Fear not, tsikamutanda wields no power

Paradzai Kudyakwenzara Christian Science
IN Zimbabwe and across the African continent, traditional belief widely holds that physical challenges in the form of sickness, disease, even death of a loved one, persistent woes like failure in business or an underperforming child at school are direct results of an evil power.

Some people believe that an individual can either inherit evil power or receive it from a sangoma (traditional healer). They also believe that there is a personal devil behind any persistent sorrow or misfortune.

When a certain chief in Chiweshe authorised compulsory witch hunting way back in the year 2000, many welcomed it as a solution to weed out the menacing source of all evil.

Most villagers, non-Christians and Christians, submitted to the chief’s wishes out of fear.

One Sunday, only a handful of the regular congregants at my church were attending the service and I was told that the rest were with the witch hunter.

They were obeying the chief’s command.

Soon, it was my home village’s turn to come under the witch hunter’s scrutiny.

One of the elders who had visited the witch hunter the week before announced to the congregants that they would be watching with keen interest how I would deal with the matter as a novice member of the church.

When I refused to pay the hundred Zimbabwean dollars fee to the witch hunter, the whole village conspired to make sure that the witch hunter would start performing the cleansing rituals at my house.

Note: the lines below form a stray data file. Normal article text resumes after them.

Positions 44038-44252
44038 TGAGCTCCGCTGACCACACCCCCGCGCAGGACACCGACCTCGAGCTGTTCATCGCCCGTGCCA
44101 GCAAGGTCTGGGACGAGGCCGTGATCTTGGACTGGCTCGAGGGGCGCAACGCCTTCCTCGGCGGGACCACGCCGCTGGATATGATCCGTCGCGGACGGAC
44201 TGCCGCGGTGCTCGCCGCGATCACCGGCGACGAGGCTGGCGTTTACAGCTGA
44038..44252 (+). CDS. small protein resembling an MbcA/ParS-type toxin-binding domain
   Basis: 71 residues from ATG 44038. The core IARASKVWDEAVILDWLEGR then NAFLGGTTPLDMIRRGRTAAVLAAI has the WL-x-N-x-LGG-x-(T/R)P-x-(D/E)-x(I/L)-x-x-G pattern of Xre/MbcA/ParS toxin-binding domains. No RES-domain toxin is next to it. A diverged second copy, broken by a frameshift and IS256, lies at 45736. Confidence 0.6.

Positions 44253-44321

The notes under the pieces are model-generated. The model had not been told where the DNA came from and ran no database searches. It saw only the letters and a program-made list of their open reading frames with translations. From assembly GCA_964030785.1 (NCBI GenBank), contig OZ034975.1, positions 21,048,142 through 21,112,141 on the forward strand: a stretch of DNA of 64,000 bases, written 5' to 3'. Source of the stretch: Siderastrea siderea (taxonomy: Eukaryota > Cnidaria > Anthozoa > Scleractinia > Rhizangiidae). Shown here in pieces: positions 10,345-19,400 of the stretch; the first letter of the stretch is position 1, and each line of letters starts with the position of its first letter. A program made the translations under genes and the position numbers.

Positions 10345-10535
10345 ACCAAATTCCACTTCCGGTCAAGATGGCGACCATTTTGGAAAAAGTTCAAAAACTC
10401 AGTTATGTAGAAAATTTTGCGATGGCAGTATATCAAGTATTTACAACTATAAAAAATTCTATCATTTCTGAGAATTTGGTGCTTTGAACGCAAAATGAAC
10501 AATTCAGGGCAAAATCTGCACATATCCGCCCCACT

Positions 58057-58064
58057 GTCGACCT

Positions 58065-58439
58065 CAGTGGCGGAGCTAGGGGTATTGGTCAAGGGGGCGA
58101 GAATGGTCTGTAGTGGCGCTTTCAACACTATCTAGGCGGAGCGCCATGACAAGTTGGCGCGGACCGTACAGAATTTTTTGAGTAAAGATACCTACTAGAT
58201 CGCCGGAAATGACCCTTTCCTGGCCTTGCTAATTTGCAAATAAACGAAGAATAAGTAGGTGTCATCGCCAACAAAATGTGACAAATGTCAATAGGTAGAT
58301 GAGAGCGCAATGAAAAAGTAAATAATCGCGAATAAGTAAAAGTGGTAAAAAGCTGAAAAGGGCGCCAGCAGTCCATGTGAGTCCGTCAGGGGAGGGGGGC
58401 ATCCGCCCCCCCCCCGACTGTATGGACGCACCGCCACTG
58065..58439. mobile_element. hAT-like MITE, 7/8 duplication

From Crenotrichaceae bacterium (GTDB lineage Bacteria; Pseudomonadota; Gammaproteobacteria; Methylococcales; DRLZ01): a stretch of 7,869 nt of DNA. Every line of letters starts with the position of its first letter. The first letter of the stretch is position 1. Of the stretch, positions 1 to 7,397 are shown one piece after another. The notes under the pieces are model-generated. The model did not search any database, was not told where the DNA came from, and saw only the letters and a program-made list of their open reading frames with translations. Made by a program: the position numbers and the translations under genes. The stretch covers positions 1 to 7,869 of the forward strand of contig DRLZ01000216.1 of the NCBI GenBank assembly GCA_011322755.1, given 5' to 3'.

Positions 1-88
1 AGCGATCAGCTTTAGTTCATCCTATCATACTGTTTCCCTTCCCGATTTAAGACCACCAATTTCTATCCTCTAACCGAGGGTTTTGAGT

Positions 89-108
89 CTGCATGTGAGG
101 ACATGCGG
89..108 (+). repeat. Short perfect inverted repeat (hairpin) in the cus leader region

The villagers, including Christians, approached my house, praising the witch hunter, substituting Christ Jesus’ name with that of the witch hunter in one of the Christian hymns.

“Tsikamutanda is number one when it comes to solving difficult challenges,” they sang at my gate.

I remembered that despite the threatenings and beatings, Peter and John chose to obey God rather than fear Annas the High Priest.

The story of the three Hebrew men who had no reason to fear king Nebuchadnezzar’s ignorance of the true God also encouraged me.

At that time, I had almost completed reading a book on Christian healing written by Mary Baker Eddy “Science and Health With key to the scriptures”.

Eddy writes, “Ignorance of God is no longer a stepping to faith. The guarantee of obedience is a right apprehension of Him whom to know aright is Life eternal.’

In Exodus 20 v 3 we read, “Thou shalt have no other gods before me.”

I would not accept the chief, the church elder, or the witch hunter’s authority; over an all-powerful, ever-present God, who I was now understanding more clearly, for the first time through my in-depth study of the Bible and the book.

I therefore allowed the witch hunter to perform the ritual that was supposed to expose the anticipated magic or goblins that I possessed, which would cause harm and bad luck to my relatives and the rest of the villagers.

Once the ritual was complete, I removed and burnt the wooden sticks while the witch hunter, his followers and the villagers watched.

They believed that as a consequence of my “foolish” act of defiance, I would go mad within three hours. The villagers even cheered when the witch hunter announced that I would go mad.

But when that did not happen, I was told that the judgment had been adjusted to three days and then to three weeks. Still, I maintained my sanity.

Eddy writes, “We sustain truth, not by accepting, but by rejecting a lie.”

Naturally, the chief’s directive on compulsory witch hunting found no takers after this incident. It became clear that the witch hunter did not have any power. Many villagers now know that God possesses all the powers.

Paradzai Kudyakwenzara is a member of the Media Relations Christian Science, Committee on Publications for Zimbabwe. Send your feedback to [email protected]

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